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Christian exceptionalism cannot save Christianity
The answer to a relevant Christianity is decolonization and deconstruction.
The Gospel Coalition, a Christian fundamentalist website, recently launched its Keller Center for Cultural Apologetics which “helps Christians show unbelievers the truth, goodness, and beauty of the gospel as the only hope that fulfills our deepest longings.” As I watched the promo video and considered the mission, I immediately saw the return to Christian cultural hegemony that leads to Christian exceptionalism. Keller says that churches are dwindling because our culture lacks the morals and ideas that undergird evangelism. Keller says that there was a time when Christianity and faith was regarded as positive, and people simply participated in church life because that was normative. Further, he argues that there was a philosophical ungirding – moral law, moral absolutes, forgiveness, sin, life after death, and a personal god. Keller says that the culture instilled dots and that evangelism was just connecting the dots.
But after postmodernism these dots are missing, and Keller argues that as a result, evangelism is now challenging and the evangelical church is dying. The Keller Center is trying to put these dots back into place; it seeks to change culture so that it is more adaptable to Christianity. Christianity, in a previous generation, benefited from its cultural hegemony, but without it, it is hard to convince people to follow Jesus. So, as its mission statement plainly states, the point of the center is to name the gospel as the only thing that could possibly satisfy us. Invariably, it creates a culture war as a result, and as a result, any values that have replaced the ones above, should be resisted. For my part, I still think most people believe in a moral law, moral absolutes, and the values of forgiveness, but I think that the idea that the Evangelical church expresses these not just better than other faiths or traditions, but that it is the only tradition to do so at all, has been tested and rejected. Evangelicals are known for their culture wars and attempt at collecting political power, not how they transform lives and society.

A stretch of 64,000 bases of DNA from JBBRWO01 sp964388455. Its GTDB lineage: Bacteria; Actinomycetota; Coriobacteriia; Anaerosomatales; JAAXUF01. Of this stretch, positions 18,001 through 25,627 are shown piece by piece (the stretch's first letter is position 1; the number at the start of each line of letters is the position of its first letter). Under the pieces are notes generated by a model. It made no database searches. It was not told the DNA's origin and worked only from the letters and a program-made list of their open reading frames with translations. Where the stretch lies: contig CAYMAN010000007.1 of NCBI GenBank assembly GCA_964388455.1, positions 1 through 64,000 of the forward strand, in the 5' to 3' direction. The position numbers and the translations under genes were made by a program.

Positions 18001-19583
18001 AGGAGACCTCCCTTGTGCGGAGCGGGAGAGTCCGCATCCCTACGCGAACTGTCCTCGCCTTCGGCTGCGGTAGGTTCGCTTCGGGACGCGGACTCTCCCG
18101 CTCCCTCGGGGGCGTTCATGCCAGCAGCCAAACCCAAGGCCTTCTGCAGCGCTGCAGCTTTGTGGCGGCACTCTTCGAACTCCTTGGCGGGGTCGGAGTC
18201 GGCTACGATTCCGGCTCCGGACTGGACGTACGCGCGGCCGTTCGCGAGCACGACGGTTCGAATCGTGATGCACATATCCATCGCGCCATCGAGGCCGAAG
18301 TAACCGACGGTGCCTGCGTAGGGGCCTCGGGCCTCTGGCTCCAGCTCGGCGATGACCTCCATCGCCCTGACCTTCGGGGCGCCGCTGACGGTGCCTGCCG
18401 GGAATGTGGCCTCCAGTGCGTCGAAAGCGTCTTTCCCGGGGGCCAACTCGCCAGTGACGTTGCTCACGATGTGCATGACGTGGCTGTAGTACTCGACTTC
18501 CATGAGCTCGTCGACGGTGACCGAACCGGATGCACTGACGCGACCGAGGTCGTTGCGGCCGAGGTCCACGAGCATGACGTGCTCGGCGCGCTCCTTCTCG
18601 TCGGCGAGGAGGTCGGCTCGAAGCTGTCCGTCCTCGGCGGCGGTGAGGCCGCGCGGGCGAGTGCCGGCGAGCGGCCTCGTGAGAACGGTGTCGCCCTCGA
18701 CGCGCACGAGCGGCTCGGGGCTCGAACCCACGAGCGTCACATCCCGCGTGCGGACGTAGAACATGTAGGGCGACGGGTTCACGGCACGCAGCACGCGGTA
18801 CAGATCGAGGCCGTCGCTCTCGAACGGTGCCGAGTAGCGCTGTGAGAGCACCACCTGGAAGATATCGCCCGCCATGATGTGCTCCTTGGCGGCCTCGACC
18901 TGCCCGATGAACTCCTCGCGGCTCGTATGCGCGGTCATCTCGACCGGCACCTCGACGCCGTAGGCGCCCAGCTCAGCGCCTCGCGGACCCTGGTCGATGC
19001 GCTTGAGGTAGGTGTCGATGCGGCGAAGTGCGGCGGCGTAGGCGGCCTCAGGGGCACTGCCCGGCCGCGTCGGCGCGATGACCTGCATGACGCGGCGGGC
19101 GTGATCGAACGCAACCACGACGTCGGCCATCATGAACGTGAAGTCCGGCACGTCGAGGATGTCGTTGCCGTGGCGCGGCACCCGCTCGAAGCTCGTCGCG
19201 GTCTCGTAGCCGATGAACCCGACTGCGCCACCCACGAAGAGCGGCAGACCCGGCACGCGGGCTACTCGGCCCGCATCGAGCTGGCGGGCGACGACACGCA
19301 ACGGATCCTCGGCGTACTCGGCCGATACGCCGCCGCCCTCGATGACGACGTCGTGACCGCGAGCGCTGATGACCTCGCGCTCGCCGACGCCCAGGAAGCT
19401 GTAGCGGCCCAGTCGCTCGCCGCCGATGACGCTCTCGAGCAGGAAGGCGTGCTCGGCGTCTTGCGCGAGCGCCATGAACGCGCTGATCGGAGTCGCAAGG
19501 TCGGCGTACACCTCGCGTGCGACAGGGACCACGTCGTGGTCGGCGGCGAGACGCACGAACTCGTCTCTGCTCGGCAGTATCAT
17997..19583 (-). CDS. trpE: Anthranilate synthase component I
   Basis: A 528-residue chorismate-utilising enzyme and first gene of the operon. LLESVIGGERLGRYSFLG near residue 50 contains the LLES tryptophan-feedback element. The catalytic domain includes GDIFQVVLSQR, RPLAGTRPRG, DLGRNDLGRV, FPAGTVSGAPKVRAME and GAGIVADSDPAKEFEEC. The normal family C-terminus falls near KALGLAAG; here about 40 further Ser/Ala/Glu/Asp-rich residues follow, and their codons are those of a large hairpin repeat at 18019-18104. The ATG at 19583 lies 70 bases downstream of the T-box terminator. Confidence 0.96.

While I believe the project itself is fundamentally flawed, because it lacks the humility to see how Christianity must grow and adapt to meet the new needs of our society, I believe the bigger problem is the notion that unless we are converted to Christianity, we are not just doomed to hell, but our desires will be unsatisfied. Christianity is then the only answer to the culture’s problems, which puts a tremendous weight on our faith, and also allows it to collapse rather easily. If people find hope and fulfillment elsewhere – Christianity becomes useless. And so, and I don’t mean this glibly, Evangelicals have to instill a sense of despair and dissatisfaction in people before evangelizing to them. Since they don’t come readly made with that hopelessness, Christianity becomes the opposite of the hope it promises.